March Consumer Sentiment

Consumers’ attitudes were less optimistic in March versus February according to the University of Michigan’s consumer sentiment index. The tally for the period was 80.0, down from 81.6 at the end of the previous period. This is the lowest reading in four months. It seems Americans feel virtually the same about their present situation, but there was a decline in their expectations. Predictions for inflation remained the same.

Consumers seem to be concerned about something on the horizon. It does not seem imminent because current conditions barely budged in March. The tally stands at 95.7 which is nearly identical to the 95.4 measure in February. The downtick in expectations may be driven by concerns about several potential threats to the relatively calm period. Perhaps Americans are worried about the uncertainty around monetary policy. Also, there are new geopolitical tensions between Western Europe, the U.S., and Russia that may have motivated the drop in expectations. The cause of the apprehensiveness is not important to Atlas. Our concern is the impact it makes on consumption.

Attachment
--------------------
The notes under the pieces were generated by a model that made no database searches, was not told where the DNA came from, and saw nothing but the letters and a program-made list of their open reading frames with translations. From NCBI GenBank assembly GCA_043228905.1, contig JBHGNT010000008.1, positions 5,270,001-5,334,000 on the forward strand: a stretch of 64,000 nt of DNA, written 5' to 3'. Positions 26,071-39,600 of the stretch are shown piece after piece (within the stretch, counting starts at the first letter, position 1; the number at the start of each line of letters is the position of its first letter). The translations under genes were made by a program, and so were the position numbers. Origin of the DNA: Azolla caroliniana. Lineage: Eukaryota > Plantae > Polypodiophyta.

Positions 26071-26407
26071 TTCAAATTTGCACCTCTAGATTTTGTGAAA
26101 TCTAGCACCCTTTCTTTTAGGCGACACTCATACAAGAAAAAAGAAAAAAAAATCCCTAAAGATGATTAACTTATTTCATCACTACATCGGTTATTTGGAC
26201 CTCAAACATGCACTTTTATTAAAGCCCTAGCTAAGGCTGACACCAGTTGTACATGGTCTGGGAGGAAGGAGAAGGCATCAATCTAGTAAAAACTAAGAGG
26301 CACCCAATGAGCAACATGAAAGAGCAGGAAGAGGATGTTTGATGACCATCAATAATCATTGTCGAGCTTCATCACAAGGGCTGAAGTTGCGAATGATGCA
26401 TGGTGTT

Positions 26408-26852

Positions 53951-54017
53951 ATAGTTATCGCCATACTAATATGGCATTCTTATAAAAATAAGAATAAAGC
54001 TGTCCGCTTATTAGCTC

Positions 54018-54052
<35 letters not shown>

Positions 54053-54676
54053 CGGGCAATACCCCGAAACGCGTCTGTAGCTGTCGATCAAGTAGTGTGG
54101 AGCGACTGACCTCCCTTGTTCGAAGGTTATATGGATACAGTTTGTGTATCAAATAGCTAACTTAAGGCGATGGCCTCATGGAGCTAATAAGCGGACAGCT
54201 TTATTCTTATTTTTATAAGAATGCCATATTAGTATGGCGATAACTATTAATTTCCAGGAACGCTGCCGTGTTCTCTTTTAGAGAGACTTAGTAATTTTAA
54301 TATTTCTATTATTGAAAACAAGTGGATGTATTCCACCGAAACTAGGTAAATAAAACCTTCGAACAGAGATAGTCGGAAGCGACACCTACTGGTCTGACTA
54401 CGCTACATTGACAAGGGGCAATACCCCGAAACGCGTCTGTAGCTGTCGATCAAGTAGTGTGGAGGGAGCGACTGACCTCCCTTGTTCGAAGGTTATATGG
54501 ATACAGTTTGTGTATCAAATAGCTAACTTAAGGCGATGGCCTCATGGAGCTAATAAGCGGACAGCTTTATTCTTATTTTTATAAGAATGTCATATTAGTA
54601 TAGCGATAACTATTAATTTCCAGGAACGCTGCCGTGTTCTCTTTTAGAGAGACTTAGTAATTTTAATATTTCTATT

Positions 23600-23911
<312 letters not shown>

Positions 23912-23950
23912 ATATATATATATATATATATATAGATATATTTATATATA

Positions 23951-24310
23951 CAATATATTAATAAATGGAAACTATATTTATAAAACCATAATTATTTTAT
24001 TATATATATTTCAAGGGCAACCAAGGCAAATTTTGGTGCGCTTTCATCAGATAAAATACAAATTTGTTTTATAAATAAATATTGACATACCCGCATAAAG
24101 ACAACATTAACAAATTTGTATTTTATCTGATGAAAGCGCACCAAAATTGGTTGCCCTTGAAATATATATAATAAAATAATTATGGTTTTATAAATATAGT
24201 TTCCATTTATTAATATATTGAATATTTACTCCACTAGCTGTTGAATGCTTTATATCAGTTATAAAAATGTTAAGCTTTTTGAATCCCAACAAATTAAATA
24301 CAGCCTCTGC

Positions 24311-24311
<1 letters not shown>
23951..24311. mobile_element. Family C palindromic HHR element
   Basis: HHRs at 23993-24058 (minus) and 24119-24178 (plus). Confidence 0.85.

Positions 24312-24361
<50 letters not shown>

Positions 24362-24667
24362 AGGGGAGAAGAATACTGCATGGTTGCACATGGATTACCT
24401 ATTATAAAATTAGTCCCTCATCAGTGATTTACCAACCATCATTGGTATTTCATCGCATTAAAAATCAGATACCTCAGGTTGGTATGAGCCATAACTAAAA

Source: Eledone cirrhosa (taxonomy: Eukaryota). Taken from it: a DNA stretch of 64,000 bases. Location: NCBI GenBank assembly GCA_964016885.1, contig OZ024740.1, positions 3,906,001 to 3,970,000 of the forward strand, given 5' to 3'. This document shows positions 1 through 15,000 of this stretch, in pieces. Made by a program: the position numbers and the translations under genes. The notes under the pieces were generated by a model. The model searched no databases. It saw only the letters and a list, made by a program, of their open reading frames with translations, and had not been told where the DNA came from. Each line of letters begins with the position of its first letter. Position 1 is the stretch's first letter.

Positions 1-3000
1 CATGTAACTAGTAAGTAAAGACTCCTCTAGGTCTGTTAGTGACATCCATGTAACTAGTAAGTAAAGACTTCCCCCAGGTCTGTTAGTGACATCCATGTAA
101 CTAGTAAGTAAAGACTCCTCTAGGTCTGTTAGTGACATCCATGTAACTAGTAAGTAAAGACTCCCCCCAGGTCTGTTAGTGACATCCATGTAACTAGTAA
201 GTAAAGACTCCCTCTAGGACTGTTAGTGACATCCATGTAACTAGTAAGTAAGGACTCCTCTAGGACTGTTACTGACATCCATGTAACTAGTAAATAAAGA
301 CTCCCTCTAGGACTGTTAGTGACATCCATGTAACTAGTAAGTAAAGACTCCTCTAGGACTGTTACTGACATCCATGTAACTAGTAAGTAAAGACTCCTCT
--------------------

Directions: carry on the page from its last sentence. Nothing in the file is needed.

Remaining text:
There is some relationship between consumer attitudes and their willingness to spend money. The drop in sentiment over the last three months may cause Americans to rein in their outlays. A drop in consumption is not good for an economy that depends on spending for roughly two-thirds of its output. The hope is that the chill in American attitudes will abate as the weather warms up. (by C. Cox)